www.mybaycity.com January 30, 2007
Rotary Article 1466

Hidden Harvest Program Presented to Club

January 30, 2007
By: Stephen Kent

Visit RotaryBayCity.org, web site of the Rotary Club of Bay City, Michigan


  • Club Web Site: New features are being added regularly. Visit the site and pass along suggestions to Stephen Kent or Gena Gates: www.RotaryBayCity.org

  • NO PARKING - Keep it in mind!
    The parking lot to the West of the Lumber Barons' is private parking. Please use the lot on the East (river) side.

  • International Night Committee holds it's first meeting for this year's event on February 6 at 11:00 at Lumber Barons'.

  • Board Meeting Next week - February 13 at 11:00 at Lumber Barons'.

  • Meeting Helpers for the next six months are being recruited. If you'd like to be the greeter, do 50/50 ticket sales, or take lunch money, please sign up at the table this week.

  • Rotary Youth Exchange is ramping up, said Rob Monroe. Students are chosen in the fall but anyone interested needs to be thinking about it now. If you know of prospects, tell them to request information. Rob says to parents that it's a lot cheaper to ship the kids overseas than keep them here for a year.

  • Community Grants committee is working on a funding focus for next year. Grant requests are taken for any worthy project, but preference is given to projects that reflect the focus. If you have ideas, please pass the word to the committee.


    The club welcomed Beth Hunter and Bob Jansen, members of the outbound Group Study Exchange team. Beth and Bob were guests of Rotarian team leader Connie Schweitzer.

    NEW MEMBERS PROPOSED: Dr. John Ley, retired ophthalmologist, proposed by Al Hicks; and Ron Bloomfield, curator of Bay County Historical Museum, proposed by Eric Jyhla.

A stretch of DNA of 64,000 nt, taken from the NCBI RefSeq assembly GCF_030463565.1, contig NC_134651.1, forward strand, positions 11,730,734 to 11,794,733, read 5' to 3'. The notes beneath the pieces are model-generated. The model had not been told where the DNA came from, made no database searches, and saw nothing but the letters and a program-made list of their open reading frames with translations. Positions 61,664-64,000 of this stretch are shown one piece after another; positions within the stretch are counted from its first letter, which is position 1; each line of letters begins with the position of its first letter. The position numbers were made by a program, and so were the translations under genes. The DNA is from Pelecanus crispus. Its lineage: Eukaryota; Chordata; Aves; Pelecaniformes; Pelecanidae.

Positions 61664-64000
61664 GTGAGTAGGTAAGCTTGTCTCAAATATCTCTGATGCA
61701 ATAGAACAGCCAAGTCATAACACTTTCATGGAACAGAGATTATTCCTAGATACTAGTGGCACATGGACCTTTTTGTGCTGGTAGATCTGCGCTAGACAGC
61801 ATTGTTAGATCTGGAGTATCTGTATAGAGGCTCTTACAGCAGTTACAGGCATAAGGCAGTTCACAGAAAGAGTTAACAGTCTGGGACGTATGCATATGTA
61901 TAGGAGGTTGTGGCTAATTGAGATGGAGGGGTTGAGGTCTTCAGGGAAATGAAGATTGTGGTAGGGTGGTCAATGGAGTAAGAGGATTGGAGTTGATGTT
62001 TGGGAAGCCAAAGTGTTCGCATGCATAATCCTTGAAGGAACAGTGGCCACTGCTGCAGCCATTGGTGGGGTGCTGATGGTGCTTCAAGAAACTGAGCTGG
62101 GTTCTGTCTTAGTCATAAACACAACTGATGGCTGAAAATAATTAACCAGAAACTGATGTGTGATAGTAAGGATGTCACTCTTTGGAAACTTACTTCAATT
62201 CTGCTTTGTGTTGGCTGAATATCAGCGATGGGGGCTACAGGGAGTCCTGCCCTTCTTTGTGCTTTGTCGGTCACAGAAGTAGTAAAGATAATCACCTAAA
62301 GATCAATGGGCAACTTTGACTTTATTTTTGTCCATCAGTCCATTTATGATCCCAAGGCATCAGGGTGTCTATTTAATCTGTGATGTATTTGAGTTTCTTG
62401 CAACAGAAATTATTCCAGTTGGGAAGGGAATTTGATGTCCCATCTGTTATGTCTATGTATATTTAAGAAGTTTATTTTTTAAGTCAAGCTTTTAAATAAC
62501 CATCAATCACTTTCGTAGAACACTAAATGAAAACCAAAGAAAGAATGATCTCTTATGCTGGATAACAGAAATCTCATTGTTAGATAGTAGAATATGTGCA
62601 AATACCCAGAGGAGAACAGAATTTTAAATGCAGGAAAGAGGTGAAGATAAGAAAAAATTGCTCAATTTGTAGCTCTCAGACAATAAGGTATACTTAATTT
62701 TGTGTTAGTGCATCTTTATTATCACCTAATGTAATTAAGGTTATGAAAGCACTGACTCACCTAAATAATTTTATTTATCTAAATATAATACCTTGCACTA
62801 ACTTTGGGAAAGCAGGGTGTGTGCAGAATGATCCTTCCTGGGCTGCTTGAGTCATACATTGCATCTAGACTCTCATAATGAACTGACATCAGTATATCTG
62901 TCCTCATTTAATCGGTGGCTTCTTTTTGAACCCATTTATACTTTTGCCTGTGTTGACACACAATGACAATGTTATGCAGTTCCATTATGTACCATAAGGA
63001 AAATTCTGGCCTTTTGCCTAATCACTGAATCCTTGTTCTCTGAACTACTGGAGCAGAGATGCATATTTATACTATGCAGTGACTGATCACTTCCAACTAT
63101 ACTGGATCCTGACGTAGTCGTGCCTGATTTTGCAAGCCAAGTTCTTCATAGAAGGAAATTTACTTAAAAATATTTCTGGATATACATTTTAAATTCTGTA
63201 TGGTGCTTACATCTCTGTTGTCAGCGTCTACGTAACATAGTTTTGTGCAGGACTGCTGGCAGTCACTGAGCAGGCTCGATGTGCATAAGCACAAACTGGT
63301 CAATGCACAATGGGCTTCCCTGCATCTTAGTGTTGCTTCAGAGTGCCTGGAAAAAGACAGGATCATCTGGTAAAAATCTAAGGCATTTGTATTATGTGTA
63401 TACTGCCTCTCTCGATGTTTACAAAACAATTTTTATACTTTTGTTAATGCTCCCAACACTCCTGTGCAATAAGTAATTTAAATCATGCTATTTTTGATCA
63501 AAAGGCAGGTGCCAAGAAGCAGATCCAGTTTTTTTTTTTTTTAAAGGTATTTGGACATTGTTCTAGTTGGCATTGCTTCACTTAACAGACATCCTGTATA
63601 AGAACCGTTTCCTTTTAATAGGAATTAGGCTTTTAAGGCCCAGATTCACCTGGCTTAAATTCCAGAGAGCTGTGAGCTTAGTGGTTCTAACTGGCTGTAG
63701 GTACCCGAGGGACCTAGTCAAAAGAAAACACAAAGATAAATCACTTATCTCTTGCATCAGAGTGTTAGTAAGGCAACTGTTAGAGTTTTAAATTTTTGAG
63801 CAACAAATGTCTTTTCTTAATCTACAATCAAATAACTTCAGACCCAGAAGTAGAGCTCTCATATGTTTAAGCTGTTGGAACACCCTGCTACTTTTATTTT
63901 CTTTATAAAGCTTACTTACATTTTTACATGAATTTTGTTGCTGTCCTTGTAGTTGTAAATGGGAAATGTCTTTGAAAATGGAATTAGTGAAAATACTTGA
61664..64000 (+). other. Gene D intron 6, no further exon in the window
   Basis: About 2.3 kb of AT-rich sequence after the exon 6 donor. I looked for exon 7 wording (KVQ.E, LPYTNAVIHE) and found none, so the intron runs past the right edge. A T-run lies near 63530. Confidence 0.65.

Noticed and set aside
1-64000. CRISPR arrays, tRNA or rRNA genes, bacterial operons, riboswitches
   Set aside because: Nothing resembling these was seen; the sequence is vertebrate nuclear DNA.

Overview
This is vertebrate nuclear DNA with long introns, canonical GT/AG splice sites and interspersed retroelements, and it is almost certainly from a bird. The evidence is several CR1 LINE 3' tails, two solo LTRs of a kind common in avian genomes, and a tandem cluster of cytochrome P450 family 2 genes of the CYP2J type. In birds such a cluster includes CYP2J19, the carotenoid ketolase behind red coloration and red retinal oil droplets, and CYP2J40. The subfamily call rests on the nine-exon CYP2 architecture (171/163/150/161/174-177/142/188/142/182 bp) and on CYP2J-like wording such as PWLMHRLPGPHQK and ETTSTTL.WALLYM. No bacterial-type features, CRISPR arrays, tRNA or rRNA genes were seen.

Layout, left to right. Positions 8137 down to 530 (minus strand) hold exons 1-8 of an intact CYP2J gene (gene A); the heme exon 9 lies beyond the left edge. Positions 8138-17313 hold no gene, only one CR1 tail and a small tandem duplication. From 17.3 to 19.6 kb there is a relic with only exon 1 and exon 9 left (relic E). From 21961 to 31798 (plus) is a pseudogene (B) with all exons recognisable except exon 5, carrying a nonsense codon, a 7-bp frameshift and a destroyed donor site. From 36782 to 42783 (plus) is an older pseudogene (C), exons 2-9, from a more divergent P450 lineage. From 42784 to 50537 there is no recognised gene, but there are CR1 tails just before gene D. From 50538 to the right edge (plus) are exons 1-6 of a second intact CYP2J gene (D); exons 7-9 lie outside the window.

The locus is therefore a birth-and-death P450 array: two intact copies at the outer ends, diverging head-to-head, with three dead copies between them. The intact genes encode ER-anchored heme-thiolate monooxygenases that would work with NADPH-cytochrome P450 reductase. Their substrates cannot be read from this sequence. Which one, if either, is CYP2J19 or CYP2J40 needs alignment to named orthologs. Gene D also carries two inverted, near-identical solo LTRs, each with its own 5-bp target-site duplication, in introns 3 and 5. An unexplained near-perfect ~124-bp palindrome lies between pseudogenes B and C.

Upcoming Programs (See the official schedule at RotaryBayCity.org)

  • Feb 6 Karolyn Karl, AmeriCorps, on groundwater and pollution prevention.

  • Feb 13 Bay Regional Medical Center, Alice Gerard, President.

  • Feb 20 Girl Scouts, Kerry Allen, Director

  • Feb 27 Lou Anna Simon, President, Michigan State University

  • Mar 20 Vocational Day

  • Mar 27 Vocational Day

  • April 17 Dick Devos

    LAST WEEK'S PROGRAM: Programmer Eric Jyhla introduced guest speaker Richard Premo President and CEO of Saginaw's Hidden Harvest. Richard spoke on the ten year success story of the local organization that rescues unused food from area restaurants, bakeries, wholesalers, grocery stores, hospitals and schools. The food is then distributed through a network of food pantries, shelters, soup kitchens and other nonprofit programs.

    Started in 1994 as a partnership with the Saginaw Community Foundation and the Good Neighbors Mission, Hidden Harvest now serves the entire Bay, Midland and Saginaw region. The organization which started operations in a small converted building, recently built a 6,000 square foot building which they share with the East Side Soup Kitchen. They operate three refrigerated trucks and one pickup and employs five and a half people.

    Although many people don't see it, the area has a significant population of people who need help. Over 17% of the population lives at or below the poverty level. These people are not always homeless or jobless. Many are part of the working poor or the underemployed.

    On average, 140 pounds of food is thrown out for every person each year. Hidden Harvest rescued about 60,000 pounds in 1994, its first year. In 2006 their efforts saved over 1.2 million pounds of food. The goal is to reach 1.6 million pounds this year then move on to 2 million pounds.

    The agency follows strict health and food safety guidelines in collecting food. Canned food and packaged food can be used four to six months after the sell by date. Produce, meat and dairy products have a much shorter use cycle. Freshly prepared excess food which has been under the direct supervision of the kitchen and has been properly packaged for transport can be used immediately.

    Local schools, hospitals and other institutions partner with Hidden Harvest and have areas set aside for food pickup. Some food comes from unexpected sources like the local potato farmer who called this week to say he had 20,000 pounds of packaged potatoes that he couldn't use and which would still be good for a few weeks.

    Hidden Harvest's funding is all from private sources, grands, fund raisers and donations. No government funds are used. Food is picked up and delivered without charge.

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